Kids at dam.jpg

I am happy to report that even after months of travel, some harmony remains in the Baskin Family. Everyone is not annoyed with everyone else.


I, however, cannot report that no one is annoyed with anyone.


After our previous family trip, several people asked how we survived the constant familial interaction. As my mom likes to say, travel creates a lot of “togetherness”. When you spend a lot of time with anyone, you can find little things that are frustrating or aggravating. Of course, you will also find wonderful attributes. But when you are sleep-deprived from a long flight or feeling a bit ill from food poisoning, you quickly become less forgiving.


Comments shared during moments of frustration tend to mature and age, not unlike a fine wine. Siblings remember slights.


The fact that we travel with a large group only makes everything trickier.


With 6 people traveling together, we have 15 different potential pairings:


Steve – Susie

Steve – Wiley

Steve – Liam

Steve – Terrill

Steve – Virginia

Susie – Wiley

Susie – Liam

Susie – Terrill

Susie – Virginia

Wiley – Liam

Wiley – Terrill

Wiley – Virginia

Liam – Terrill

Liam – Virginia

Terrill - Virginia


Of course, we are often bunched into groups, which vastly increases the potential combinations of interactions.


With all this in mind – the multitudinous iterations of interactions and long memories – we are much more harmonious than anyone should reasonably expect. It would not be silly to expect that we would be at each other’s throats, but we continue to have fun.


Having said that, there are moments when peace seems naught but a dream.   Oddly enough, we rarely struggle when facing true adversity. When planes are late, people are ill or weather turns bad, this troop rallies. Our struggles happen in the minutia of daily life.


A particularly volatile topic is seating assignments in our rental car (we are driving a lot in Australia – happily, I seem to remember to stay on the left side of the road). I am driving, so my seat is a given. If Susie wants to ride shotgun, that is her right (though she prefers to have Terrill navigate Google maps and will occasionally cede her seat.) But every other seat is up for grabs, so the allocation process becomes a legislative process that rivals the US Congress. The kids have created a series of arcane rules that govern how and when a person can “call” a seat. I will not even attempt to detail these rules, but know that they include timing, proximity and previous assignments.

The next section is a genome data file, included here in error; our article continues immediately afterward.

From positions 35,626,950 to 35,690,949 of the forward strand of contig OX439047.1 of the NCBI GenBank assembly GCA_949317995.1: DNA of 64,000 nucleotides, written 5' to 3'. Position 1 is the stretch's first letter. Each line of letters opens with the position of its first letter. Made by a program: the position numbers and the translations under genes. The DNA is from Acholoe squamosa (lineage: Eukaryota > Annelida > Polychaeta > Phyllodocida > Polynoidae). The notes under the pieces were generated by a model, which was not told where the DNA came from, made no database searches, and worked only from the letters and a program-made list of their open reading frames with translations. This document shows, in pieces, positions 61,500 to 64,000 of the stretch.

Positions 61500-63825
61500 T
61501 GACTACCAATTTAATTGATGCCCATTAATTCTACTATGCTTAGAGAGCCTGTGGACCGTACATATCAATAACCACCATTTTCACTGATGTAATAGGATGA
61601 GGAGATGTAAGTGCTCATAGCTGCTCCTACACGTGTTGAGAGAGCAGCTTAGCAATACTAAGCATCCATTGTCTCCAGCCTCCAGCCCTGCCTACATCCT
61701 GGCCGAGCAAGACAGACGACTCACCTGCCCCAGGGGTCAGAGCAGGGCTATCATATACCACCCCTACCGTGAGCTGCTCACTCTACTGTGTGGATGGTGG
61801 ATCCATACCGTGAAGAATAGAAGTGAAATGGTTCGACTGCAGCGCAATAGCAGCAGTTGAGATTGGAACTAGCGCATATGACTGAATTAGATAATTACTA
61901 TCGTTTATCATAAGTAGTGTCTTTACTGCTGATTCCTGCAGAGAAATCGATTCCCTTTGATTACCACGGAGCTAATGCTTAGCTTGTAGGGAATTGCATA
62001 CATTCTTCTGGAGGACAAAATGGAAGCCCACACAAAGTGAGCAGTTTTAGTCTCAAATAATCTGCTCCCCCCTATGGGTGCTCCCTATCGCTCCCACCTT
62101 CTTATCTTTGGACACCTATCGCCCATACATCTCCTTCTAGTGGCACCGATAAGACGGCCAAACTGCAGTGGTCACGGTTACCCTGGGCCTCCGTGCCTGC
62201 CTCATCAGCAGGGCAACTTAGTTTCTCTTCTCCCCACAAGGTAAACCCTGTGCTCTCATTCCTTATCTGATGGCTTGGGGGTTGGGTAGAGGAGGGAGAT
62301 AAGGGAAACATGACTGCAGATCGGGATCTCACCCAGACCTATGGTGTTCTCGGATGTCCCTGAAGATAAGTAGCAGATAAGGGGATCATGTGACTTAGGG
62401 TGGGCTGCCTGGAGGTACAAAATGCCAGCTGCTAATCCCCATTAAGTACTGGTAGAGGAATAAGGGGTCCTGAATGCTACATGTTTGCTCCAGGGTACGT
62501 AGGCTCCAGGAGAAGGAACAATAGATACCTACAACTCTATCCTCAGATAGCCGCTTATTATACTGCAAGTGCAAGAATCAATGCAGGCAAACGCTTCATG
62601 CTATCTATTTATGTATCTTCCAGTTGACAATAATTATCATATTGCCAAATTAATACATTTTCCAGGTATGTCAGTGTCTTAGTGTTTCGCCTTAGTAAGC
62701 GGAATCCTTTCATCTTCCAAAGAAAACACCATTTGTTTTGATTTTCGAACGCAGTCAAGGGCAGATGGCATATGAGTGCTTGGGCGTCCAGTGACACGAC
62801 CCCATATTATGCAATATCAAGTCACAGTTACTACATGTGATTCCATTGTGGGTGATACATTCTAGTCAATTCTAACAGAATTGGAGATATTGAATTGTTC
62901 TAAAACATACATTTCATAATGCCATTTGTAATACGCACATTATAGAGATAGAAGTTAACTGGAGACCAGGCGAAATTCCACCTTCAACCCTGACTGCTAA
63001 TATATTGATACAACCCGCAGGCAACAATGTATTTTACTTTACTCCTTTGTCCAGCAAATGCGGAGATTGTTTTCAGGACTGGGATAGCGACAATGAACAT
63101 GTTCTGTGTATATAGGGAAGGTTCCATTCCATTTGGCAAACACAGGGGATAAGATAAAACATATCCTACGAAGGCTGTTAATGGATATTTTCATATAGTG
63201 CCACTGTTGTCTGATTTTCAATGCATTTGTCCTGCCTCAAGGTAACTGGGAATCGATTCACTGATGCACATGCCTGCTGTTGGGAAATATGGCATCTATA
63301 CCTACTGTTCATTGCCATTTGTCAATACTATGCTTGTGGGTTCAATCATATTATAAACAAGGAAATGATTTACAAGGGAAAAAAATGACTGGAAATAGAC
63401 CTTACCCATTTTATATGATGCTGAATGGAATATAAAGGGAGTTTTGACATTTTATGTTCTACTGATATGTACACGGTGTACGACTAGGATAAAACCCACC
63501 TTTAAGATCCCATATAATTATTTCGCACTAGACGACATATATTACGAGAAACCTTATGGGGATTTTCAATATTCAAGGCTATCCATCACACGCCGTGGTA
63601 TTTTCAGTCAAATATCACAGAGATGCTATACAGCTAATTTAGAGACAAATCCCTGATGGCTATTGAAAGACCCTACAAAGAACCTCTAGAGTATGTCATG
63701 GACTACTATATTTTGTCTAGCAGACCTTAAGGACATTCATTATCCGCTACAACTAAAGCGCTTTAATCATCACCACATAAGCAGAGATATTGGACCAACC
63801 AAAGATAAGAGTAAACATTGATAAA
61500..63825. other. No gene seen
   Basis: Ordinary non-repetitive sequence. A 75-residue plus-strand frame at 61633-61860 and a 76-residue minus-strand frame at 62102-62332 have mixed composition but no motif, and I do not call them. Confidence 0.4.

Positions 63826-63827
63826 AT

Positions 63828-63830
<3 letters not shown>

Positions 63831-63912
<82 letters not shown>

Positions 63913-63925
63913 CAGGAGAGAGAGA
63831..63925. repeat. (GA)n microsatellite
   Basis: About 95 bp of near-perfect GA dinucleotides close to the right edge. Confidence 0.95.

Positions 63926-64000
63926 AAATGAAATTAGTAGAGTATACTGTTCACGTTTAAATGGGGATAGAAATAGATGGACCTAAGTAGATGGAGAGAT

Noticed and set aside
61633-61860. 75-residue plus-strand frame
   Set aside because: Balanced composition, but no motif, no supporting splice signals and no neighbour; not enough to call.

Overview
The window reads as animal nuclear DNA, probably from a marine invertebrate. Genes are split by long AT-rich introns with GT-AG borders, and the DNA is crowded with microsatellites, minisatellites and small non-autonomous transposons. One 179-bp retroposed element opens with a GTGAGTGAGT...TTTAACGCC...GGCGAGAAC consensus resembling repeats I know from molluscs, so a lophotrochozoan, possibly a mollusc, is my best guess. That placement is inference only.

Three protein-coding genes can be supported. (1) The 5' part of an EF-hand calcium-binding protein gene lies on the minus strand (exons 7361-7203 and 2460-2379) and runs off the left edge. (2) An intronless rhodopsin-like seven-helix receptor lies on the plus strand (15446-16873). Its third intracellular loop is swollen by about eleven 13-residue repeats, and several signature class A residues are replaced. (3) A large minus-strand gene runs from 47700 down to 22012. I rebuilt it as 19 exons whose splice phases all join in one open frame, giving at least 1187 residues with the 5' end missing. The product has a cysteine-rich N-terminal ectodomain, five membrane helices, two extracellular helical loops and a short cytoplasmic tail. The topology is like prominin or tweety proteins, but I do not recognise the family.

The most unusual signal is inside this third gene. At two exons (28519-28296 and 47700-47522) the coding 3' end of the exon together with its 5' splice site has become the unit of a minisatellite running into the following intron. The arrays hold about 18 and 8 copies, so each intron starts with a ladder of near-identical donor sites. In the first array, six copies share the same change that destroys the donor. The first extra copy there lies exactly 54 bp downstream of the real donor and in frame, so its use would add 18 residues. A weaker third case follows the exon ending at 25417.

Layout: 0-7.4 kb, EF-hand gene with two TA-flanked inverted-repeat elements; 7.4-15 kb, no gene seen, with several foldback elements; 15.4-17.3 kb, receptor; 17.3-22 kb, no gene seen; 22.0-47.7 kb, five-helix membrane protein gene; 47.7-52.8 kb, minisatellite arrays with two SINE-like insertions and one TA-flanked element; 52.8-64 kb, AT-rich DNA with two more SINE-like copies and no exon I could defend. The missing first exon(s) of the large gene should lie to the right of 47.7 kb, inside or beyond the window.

You can thank me later for not sharing the entire array of rules.


But car seating pales in comparison with sleeping assignments. Let me stress that we are not staying in fancy places. When we stay in AirBNB’s, someone is inevitably on a lumpy sofa or a mattress on the floor. In hotels, occasionally two teens enter their room to see a single double bed rather than singles.


Susie and I do not mind that. The kids do.


In addition to the random personality conflicts, we also have incredibly varied sleep habits. Some people like to go to bed early and sleep in silence. Others - not so much. The early sleepers do not appreciate the late-night readers.


Once again, it is not the major challenges that engender conflict, but the mild inconveniences. The kids crater not when hit by a rhino, but when nibbled by ducks.


Yet as I think about it, I marvel about how well everyone is adapting. The vast majority of interactions are wonderfully positive and civil. Everyone is having fun and glad to be part of this adventure.


For me, the challenge is to remember what is going so well and not focus on the intermittent struggles. But that is not easy.


Imagine you have a mosquito bite. As it itches, do you think about the 99.5% of your body that is perfectly comfortable, or the 0.5% that is swollen and requires scratching? Similarly, as a parent I want to address the familial friction that emerges between 2 teens when I could also revel everyone else’s positive interactions.


Happily, a good meal and some shared humor generally soothe the tensions of the day.


I know I tend to ramble on about the benefits of camp, but please indulge me once again. As I think about our potential for family strife, I marvel at how well everyone gets along with each other. I would like to attribute this to good parenting, but I truly believe that it is the result of living in cabins with 8-11 other people every summer. Camp has helped our children learn two deeply valuable lessons: 1) they are not the center of he world and 2) living in a group requires forgiveness and compromise.


So we continue to travel to places both urban and remote and enjoy each other. Certainly we will argue about the music on the radio or the seating at the table. We will lobby for particular activities over other options. We are not always gracious when we do not win.


But we seem to understand that the compromises are worth it for the moments that we share.


If nothing else comes from this trip, this knowledge seems like a great lesson to learn.


Steve Sir